Status Update: Just Say KNOW
The Power of KNOW campaign in Revere, Massachusetts, has long engaged parents in the effort to prevent teen drinking. But a new effort launched this fall calls on the youth themselves to get involved.
Thirty high school students were trained in using social marketing strategies to promote positive behavior change. Ten participants from the workshop are now working with EDC and the Revere CARES (Community Awareness, Resources and Education to Sustain a healthier community) coalition as a creative team to develop the campaign aimed at 9th and 10th graders.
This student-led effort will include traditional methods, such as skits and posters, and possibly use social media like a Facebook page, mobile phone application or You Tube video contest. High school students will also train middle school students to create their own campaign about staying alcohol and drug free.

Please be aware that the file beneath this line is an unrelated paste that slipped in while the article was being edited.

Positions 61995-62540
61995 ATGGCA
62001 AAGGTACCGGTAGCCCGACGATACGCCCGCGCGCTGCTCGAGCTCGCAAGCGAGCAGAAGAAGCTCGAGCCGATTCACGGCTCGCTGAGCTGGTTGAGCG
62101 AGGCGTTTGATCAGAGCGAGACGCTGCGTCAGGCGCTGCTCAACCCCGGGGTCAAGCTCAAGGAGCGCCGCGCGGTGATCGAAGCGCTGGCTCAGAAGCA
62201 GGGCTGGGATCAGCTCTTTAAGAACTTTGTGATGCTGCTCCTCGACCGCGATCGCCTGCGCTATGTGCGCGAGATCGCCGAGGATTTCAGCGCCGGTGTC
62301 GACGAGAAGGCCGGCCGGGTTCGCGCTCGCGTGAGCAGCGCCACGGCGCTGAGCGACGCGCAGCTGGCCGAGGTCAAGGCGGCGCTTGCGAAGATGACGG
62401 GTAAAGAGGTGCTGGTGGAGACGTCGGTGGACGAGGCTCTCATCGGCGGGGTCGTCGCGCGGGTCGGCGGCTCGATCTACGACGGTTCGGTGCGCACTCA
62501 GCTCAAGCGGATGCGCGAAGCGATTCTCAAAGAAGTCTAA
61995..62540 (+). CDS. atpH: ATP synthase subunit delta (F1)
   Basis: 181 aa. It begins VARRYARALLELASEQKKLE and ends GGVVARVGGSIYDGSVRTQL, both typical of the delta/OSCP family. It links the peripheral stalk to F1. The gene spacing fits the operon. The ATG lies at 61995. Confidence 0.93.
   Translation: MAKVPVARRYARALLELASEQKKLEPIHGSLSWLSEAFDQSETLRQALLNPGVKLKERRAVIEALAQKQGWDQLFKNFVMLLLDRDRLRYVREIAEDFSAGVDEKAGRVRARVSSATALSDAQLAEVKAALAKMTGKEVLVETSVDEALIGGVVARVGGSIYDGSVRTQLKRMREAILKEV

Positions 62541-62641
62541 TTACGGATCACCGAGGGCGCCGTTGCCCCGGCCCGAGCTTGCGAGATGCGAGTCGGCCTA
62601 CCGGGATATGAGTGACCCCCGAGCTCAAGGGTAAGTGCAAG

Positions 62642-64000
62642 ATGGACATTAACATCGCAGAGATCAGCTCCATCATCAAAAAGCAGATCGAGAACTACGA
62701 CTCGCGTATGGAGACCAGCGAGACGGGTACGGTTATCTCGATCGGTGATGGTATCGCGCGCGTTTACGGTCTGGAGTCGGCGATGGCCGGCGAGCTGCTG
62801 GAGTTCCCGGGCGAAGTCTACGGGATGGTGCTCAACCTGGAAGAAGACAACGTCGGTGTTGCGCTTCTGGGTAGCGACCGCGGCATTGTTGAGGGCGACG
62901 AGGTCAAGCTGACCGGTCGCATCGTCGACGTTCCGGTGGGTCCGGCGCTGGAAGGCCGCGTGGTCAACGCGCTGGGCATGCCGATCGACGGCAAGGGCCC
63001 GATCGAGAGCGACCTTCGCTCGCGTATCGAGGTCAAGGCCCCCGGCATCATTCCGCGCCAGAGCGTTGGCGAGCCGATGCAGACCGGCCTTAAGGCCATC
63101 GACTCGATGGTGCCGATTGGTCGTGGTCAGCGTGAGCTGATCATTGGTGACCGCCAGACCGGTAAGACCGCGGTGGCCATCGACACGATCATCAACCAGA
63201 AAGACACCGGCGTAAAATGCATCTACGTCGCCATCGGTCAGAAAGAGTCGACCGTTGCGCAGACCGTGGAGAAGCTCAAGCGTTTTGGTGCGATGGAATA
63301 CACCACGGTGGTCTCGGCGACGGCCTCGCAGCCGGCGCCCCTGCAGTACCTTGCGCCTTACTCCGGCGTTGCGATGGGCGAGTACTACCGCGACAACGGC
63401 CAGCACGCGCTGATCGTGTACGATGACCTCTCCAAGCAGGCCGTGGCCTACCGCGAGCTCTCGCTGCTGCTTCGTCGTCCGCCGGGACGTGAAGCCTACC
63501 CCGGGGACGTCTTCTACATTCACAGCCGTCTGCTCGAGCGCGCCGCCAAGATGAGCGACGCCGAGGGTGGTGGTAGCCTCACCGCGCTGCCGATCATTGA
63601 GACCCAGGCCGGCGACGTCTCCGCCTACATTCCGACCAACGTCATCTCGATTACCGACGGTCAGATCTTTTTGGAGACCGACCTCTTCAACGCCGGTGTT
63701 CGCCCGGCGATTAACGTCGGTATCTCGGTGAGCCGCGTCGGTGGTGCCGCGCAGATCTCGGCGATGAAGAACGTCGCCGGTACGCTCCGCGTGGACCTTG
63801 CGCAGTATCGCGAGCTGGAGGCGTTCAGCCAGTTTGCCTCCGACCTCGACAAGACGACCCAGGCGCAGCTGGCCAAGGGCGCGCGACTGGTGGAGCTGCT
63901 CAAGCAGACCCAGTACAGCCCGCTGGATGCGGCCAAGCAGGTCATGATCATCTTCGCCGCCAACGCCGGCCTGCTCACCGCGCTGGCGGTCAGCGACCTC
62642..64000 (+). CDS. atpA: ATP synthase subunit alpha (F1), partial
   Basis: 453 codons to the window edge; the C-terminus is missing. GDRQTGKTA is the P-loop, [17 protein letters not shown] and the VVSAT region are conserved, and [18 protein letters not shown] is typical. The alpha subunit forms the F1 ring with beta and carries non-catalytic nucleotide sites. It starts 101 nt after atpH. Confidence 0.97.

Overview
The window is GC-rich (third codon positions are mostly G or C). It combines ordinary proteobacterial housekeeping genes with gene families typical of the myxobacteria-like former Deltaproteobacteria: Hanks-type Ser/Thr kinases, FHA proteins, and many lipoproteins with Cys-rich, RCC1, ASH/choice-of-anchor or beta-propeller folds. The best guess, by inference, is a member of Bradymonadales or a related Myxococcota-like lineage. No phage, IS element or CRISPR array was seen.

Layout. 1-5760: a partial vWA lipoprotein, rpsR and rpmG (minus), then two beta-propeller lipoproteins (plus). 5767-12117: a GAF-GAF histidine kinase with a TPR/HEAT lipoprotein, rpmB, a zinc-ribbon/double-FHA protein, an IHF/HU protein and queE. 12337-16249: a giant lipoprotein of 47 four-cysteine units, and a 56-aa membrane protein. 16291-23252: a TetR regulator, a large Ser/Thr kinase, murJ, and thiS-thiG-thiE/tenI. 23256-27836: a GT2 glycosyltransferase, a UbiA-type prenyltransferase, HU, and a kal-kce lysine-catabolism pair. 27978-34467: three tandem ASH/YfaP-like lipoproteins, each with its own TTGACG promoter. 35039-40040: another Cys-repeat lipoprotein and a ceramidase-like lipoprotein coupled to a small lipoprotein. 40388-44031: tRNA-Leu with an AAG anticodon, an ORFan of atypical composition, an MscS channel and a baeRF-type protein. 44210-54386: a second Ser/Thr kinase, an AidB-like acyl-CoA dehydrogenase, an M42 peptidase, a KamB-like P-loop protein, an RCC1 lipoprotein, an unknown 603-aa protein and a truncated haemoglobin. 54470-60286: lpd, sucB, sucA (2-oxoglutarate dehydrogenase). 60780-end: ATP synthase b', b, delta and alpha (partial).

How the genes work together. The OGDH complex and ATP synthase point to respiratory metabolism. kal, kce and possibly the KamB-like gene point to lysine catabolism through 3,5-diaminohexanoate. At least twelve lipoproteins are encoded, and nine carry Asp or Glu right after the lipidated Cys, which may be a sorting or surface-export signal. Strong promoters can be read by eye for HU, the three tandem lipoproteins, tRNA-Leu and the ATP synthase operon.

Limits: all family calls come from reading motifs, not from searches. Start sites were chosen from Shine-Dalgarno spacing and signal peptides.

“The concept of social marketing builds from commercial advertising, but instead of selling a product, the goal is to change a behavior,” says EDC’s Diane Barry. “We are having the teens use the concept to develop a campaign to reach the kids not normally reached by prevention campaigns.”
Since 2002, the Power of KNOW campaign has engaged parents in the effort to keep teens from drinking. The program, funded by the Massachusetts General Hospital Center for Community Health Improvement, has high rates of awareness and credibility among Revere parents. The new campaign for teens builds on this earlier work.